- Q: Dear Melissa, product management is always advocated as a trifecta of engineering design and business. However, what if the company also has an R&D department or a research department? How would you set them up for success in this model, if at all? The R&D department works more with academia. They write academic papers, and present at science conferences, but they barely contribute anything to the app itself besides some algorithms here and there. Unfortunately, the leaders of the company think that this is where innovation is coming from for the product. And it's a must-have department. In my humble opinion, there is no dedicated R&D department needed if you empower your engineering team the way it's meant to be in a modern product company.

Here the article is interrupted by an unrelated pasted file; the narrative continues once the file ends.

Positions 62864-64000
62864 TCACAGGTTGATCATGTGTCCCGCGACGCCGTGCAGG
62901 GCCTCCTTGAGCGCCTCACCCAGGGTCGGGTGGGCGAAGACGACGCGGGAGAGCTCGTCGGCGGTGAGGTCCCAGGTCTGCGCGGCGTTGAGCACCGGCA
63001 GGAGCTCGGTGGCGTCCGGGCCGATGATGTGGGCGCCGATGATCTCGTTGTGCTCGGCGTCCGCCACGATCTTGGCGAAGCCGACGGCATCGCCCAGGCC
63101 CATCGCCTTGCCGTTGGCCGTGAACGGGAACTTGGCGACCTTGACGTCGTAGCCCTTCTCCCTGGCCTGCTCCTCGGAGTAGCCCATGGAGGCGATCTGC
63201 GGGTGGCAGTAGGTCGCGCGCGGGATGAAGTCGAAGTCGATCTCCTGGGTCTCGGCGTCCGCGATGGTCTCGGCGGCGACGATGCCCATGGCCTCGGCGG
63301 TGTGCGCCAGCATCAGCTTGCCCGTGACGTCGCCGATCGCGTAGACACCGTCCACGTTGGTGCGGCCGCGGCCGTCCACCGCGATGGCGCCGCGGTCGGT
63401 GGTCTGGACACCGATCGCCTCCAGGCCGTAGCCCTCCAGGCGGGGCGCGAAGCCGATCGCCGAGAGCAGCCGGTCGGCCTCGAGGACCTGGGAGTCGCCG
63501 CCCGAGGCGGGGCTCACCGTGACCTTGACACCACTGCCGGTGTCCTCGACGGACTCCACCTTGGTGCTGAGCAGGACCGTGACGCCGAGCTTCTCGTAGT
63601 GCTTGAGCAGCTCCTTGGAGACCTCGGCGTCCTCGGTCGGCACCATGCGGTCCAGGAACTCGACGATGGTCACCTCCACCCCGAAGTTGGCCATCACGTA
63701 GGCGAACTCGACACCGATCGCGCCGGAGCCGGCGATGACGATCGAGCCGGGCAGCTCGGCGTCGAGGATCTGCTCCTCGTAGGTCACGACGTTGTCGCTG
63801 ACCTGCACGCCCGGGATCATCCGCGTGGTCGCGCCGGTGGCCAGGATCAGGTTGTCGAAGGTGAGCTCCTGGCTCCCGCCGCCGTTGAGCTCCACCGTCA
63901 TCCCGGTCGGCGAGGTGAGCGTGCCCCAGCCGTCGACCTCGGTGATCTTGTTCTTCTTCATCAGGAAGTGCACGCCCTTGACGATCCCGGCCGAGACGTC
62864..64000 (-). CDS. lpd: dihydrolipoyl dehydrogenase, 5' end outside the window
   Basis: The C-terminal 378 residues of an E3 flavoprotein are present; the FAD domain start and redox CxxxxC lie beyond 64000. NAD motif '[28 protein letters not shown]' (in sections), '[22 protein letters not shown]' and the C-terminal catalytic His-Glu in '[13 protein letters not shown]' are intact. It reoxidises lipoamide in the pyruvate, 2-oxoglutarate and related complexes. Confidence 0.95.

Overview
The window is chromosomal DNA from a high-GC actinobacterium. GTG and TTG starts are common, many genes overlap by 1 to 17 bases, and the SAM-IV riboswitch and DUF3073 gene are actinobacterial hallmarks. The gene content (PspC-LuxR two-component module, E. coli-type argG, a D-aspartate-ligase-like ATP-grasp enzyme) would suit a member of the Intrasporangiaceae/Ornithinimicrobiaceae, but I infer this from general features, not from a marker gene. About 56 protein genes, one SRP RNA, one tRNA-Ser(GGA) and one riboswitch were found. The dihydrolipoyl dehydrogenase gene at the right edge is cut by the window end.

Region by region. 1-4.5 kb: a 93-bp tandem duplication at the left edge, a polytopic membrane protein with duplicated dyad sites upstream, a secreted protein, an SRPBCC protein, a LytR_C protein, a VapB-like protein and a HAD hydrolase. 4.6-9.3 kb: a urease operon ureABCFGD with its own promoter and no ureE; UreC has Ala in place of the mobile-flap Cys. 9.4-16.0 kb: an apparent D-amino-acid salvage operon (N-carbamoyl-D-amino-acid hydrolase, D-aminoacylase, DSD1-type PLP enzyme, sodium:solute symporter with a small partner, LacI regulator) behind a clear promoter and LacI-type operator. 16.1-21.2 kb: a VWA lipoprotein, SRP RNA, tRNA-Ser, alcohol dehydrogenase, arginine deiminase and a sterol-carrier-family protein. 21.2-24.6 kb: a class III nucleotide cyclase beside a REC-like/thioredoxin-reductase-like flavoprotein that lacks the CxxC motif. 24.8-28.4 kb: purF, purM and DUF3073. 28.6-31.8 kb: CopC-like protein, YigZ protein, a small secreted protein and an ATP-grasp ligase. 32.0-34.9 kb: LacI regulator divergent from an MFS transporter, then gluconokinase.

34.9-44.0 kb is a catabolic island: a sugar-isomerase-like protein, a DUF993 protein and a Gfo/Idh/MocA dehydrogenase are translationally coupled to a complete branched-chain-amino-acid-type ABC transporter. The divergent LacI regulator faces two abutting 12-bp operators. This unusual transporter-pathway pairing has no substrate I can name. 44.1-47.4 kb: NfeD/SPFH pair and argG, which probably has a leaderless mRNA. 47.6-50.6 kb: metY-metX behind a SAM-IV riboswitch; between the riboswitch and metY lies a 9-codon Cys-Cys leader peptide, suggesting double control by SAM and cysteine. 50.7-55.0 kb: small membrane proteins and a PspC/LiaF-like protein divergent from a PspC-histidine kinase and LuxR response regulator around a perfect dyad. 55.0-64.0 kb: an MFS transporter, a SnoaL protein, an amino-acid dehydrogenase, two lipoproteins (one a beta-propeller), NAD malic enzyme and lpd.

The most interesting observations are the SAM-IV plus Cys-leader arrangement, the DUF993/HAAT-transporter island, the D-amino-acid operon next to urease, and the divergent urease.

- A: I've seen R&D in many different organizations, but there are different ways that they show up. One side of R&D is that they're content experts. So, in this case, they're like experts on the content that's going into the system, but also the market perspective. So they're out there being forward-facing people in academic circles or in places where they're providing the science, let's say, behind what your application does. So, I'll give you a good example. In healthcare, if you're building a product that has high pharmaceutical components or something like that, you might hire some pharmacists who are really prominent in the industry. And they might advise on how you do your work and innovate around it and the trends that are coming out. They're not usually building the software, they're more like advisory roles. So I've definitely seen R&D in those situations. I've seen them in education, for instance, when they're brought in more as educators who have taught those subject matters before, and maybe they're doing content development. So they're creating the way that you teach courses. And the product management team is teaching us to figure out how those surface up through software. So the R&D team here is more content experts. They also might be a little market-facing. So they might be going out and studying, as well, where the opportunities are in the market. In all those cases, I think R&D is a really bad name for them. They're not necessarily just R&D. They're more like content experts, subject matter experts. And I think it's better to put some labels around them. That's more about product marketing, market experts, or content experts. They're highly technical people that are more like data scientists and experts from a technical perspective on building the algorithms on doing the data science behind it on building the tech, let's say. And in those situations, they're kind of a little bit more like a platform team. They're not just R&D over here, doing some sciencey stuff. And when I do see R&D being siloed in these organizations, what happens is that they're not connected back to the customer value piece.